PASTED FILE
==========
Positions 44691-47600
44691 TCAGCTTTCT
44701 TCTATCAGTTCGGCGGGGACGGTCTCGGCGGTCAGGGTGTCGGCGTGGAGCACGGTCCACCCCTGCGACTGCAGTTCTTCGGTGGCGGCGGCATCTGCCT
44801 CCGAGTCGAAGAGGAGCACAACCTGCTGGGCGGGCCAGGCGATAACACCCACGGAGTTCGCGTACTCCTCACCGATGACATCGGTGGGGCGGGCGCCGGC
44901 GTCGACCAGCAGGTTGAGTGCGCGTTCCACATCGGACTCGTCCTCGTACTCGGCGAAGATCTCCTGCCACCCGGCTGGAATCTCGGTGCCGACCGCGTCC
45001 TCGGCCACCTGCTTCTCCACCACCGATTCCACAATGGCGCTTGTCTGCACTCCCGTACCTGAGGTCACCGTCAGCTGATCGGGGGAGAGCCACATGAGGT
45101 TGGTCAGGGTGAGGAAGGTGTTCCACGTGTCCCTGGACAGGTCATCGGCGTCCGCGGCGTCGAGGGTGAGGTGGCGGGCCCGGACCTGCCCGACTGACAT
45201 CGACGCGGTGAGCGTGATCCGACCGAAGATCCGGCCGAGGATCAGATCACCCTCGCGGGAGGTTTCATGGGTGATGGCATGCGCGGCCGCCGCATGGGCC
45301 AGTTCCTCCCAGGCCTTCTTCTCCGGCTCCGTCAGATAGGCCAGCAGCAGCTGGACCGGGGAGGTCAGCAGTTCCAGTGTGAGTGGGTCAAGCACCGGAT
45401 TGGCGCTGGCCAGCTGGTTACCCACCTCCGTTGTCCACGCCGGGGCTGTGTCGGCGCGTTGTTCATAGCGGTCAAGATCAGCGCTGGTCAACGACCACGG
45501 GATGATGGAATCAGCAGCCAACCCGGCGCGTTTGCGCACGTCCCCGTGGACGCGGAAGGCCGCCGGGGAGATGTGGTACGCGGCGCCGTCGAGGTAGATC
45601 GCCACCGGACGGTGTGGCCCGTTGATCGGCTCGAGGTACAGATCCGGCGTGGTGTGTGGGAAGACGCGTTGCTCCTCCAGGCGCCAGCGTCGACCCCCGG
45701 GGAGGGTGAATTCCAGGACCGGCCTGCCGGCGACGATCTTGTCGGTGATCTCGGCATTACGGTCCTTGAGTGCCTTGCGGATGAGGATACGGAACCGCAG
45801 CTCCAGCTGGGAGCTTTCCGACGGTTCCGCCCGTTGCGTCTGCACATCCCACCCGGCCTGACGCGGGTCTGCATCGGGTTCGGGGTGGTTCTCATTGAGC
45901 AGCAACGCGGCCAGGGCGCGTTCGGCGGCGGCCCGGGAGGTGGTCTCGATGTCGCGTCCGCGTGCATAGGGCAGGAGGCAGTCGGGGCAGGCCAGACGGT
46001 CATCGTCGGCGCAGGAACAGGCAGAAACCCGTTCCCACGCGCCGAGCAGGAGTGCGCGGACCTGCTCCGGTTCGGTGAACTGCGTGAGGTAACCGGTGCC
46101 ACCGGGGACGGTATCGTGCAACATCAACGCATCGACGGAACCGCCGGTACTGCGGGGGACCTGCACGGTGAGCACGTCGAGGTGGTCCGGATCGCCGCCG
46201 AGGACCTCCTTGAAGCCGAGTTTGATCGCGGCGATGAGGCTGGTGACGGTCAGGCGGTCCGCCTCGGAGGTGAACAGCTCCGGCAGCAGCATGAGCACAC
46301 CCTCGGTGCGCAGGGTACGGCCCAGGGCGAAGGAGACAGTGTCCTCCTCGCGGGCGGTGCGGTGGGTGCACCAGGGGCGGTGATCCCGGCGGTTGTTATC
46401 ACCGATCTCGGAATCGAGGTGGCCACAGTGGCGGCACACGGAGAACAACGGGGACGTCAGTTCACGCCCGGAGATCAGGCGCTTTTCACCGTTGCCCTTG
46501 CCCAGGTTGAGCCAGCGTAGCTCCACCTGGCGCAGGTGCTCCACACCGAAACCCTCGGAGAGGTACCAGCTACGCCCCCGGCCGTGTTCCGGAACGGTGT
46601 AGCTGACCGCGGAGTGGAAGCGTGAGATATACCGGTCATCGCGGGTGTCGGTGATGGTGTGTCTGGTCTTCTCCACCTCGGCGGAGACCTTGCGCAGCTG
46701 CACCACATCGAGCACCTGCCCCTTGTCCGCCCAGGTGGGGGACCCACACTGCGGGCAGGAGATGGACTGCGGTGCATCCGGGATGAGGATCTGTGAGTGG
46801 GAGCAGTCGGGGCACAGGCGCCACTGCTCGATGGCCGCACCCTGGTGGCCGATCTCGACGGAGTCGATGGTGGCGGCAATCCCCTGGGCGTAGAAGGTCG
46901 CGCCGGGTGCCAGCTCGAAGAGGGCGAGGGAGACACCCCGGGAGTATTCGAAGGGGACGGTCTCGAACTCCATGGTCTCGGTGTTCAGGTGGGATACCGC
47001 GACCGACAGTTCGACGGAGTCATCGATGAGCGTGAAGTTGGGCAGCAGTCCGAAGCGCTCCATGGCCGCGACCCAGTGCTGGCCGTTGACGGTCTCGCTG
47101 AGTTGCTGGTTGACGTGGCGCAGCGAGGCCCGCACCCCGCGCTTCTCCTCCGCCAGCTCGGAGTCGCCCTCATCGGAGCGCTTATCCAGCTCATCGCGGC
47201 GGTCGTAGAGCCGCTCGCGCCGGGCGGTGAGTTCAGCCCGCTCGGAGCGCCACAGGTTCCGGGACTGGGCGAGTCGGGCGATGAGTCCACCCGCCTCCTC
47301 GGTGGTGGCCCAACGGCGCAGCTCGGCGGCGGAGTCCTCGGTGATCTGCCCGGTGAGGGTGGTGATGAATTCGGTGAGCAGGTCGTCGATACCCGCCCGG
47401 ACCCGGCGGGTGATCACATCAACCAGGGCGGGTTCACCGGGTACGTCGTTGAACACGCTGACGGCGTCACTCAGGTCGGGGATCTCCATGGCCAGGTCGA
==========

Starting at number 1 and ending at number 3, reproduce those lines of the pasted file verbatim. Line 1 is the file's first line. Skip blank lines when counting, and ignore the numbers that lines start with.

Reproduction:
Positions 44691-47600
44691 TCAGCTTTCT
44701 TCTATCAGTTCGGCGGGGACGGTCTCGGCGGTCAGGGTGTCGGCGTGGAGCACGGTCCACCCCTGCGACTGCAGTTCTTCGGTGGCGGCGGCATCTGCCT